If passed into law, the first Senate bill, “Create Crime of School Threat,” will make it a fourth degree felony charge for making a “school threat.” A school threat is defined as making any threat of violence against an individual on school property or towards school property. The second bill, “School Safety Drill Requirements” will require schools to conduct active shooter drills four times a year if passed. And “Former Officers as School Safety Personnel” will give campus officers cost-of-living adjustment increases as a method for retaining employees. All three Senate bills were sponsored by Craig Brandt.
Meanwhile, a House bill sponsored by Linda M. Trujillo, “School Security Personnel & Deadly Weapons,” would clarify who qualifies as school security personnel that can carry deadly weapons.
The 60-day legislative session begins Jan. 15.
Governor's Social Spending to be Audited
A social spending allowance account provided for the state's governor will face examination this year with the implementation of a new law.
Last year, Gov. Susana Martinez signed a law that went into effect Jan. 1 which will allow the auditing of a contingency fund supplied by the state and used at the governor's discretion to pay for social gatherings, events, item expenditures for awards and other uses. This year will be the first time the $72,000 fund has ever been audited, according to the Alamogordo Daily News, and lawmakers say the new law will increase government transparency.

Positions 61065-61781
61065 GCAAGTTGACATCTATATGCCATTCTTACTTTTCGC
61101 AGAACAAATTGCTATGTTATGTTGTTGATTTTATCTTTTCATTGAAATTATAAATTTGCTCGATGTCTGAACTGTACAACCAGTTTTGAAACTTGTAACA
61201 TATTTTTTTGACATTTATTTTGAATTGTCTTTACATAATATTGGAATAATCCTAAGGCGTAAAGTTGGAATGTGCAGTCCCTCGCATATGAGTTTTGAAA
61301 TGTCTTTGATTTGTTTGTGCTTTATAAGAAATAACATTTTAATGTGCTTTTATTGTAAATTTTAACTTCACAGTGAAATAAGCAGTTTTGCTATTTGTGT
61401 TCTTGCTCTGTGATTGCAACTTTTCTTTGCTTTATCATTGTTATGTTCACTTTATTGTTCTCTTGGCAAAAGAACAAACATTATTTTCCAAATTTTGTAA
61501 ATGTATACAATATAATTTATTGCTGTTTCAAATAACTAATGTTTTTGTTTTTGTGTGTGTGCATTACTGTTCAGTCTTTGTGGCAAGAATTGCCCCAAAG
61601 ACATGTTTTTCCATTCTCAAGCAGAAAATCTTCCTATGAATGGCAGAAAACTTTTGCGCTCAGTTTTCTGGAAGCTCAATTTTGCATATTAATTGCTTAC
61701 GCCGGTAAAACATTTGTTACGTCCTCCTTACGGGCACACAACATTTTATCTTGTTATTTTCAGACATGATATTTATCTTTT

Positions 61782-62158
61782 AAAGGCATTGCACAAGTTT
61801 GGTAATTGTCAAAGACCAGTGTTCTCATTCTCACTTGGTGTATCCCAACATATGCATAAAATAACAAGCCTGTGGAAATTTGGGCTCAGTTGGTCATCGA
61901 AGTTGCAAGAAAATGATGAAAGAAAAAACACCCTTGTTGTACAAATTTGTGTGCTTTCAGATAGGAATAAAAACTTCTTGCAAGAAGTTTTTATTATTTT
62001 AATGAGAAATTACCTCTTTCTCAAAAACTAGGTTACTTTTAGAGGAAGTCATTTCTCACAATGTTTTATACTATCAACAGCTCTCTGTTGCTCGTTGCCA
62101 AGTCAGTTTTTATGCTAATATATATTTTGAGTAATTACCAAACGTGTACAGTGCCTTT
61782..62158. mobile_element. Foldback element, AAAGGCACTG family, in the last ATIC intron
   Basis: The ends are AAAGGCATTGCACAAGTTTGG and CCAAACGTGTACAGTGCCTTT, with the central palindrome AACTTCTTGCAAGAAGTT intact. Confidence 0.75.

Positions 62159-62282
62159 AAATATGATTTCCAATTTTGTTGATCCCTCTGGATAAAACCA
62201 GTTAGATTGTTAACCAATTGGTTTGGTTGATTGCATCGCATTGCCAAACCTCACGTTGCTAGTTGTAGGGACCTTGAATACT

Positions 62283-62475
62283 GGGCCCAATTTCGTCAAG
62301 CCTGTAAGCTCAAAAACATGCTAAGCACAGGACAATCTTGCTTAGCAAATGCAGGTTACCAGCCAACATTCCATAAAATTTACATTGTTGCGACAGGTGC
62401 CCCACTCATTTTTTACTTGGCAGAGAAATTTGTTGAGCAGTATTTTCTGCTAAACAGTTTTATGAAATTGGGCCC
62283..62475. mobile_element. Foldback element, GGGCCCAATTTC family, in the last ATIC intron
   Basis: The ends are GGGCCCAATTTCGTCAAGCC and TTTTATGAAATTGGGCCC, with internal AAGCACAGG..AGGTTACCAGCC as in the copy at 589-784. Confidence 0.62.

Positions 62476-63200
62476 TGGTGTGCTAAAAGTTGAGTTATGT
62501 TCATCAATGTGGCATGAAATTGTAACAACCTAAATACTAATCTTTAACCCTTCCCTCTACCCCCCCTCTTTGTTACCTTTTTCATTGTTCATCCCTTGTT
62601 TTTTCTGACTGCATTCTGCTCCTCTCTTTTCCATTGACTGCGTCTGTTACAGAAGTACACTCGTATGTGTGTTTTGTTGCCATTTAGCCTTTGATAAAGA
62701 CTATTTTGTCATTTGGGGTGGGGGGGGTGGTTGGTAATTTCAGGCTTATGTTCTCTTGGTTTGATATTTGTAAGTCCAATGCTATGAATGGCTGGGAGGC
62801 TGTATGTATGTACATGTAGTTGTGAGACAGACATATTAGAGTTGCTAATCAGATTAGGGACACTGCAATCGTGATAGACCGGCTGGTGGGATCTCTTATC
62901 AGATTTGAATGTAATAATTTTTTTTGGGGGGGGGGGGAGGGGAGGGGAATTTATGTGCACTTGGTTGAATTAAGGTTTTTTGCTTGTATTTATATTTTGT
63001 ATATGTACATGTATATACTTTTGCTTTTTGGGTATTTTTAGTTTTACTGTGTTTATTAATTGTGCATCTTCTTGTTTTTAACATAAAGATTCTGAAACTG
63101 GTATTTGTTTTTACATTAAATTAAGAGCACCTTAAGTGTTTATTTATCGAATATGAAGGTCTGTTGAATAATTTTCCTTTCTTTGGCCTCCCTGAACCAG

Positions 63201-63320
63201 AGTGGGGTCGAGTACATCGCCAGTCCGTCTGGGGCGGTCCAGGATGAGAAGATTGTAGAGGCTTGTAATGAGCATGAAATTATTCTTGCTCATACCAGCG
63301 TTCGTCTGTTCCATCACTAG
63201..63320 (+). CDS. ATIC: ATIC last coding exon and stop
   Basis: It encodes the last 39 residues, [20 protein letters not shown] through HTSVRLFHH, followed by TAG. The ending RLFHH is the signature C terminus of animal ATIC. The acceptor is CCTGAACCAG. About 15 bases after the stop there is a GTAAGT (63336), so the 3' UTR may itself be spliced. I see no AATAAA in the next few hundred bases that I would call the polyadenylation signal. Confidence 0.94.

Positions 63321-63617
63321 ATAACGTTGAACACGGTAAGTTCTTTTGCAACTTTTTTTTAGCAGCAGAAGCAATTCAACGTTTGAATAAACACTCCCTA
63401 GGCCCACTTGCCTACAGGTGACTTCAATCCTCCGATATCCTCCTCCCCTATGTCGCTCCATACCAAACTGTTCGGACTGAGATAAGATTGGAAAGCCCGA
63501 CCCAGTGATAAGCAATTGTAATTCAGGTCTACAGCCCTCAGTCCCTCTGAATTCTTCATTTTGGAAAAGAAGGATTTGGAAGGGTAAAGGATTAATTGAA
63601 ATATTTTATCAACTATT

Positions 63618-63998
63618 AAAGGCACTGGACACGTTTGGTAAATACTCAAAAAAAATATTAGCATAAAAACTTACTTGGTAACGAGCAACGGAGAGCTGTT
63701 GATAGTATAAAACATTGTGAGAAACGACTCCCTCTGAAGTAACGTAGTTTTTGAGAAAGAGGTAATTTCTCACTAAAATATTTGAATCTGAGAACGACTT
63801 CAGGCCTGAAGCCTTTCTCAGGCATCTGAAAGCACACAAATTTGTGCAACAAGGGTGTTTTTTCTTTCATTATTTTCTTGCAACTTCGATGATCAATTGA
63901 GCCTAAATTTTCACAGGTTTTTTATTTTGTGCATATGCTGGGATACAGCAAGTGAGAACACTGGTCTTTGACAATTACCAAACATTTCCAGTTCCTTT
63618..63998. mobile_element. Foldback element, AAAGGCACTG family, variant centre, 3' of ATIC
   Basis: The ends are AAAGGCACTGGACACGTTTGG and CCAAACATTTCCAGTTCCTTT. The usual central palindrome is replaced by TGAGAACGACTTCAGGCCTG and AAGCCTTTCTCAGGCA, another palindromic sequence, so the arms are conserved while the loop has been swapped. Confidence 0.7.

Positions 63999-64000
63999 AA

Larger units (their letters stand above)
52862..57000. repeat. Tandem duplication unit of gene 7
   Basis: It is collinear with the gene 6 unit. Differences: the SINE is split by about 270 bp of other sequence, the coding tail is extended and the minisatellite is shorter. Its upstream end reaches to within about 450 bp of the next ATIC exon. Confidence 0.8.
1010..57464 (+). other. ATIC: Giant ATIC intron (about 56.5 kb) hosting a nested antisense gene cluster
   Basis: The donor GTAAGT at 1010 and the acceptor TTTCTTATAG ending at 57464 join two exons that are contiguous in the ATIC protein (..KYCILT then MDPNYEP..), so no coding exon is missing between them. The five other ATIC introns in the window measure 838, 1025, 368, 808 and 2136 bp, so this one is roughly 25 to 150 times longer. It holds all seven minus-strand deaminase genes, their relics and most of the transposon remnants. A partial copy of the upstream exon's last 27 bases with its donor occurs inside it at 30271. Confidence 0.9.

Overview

The fund will now fall under the Inspection of Public Records Act, and future governors will have to submit an itemized list of expenditures to a legislative committee and the Department of Finance and Administration every month. Any unspent money from the fund will be returned to the state.
N.M. Population Growth Floundering
Estimates from the US Census Bureau show the population in New Mexico has not improved much over the last year while other Western states show some of the fastest growing populations in the country.
According to bureau reports, the state's population only grew around 0.3 percent between July 2017 and July 2018—an increase of a little more than 7,000. In the same time period, Nevada's population grew over 1.2 percent. Since 2013, New Mexico has had more people move out every year than move in, according to KOB4. In 2018, the state had 3,509 more people move out than move in.
The New Mexico Association of Realtors reported record sales in Nov. 2018, however. Figures show 30 percent more sales that month than have been reported in the last 5 years. The National Association of Realtors recently announced a projection of a 3 percent decrease in nationwide sales in 2018 compared to 2017, making positive trends in New Mexico an exception.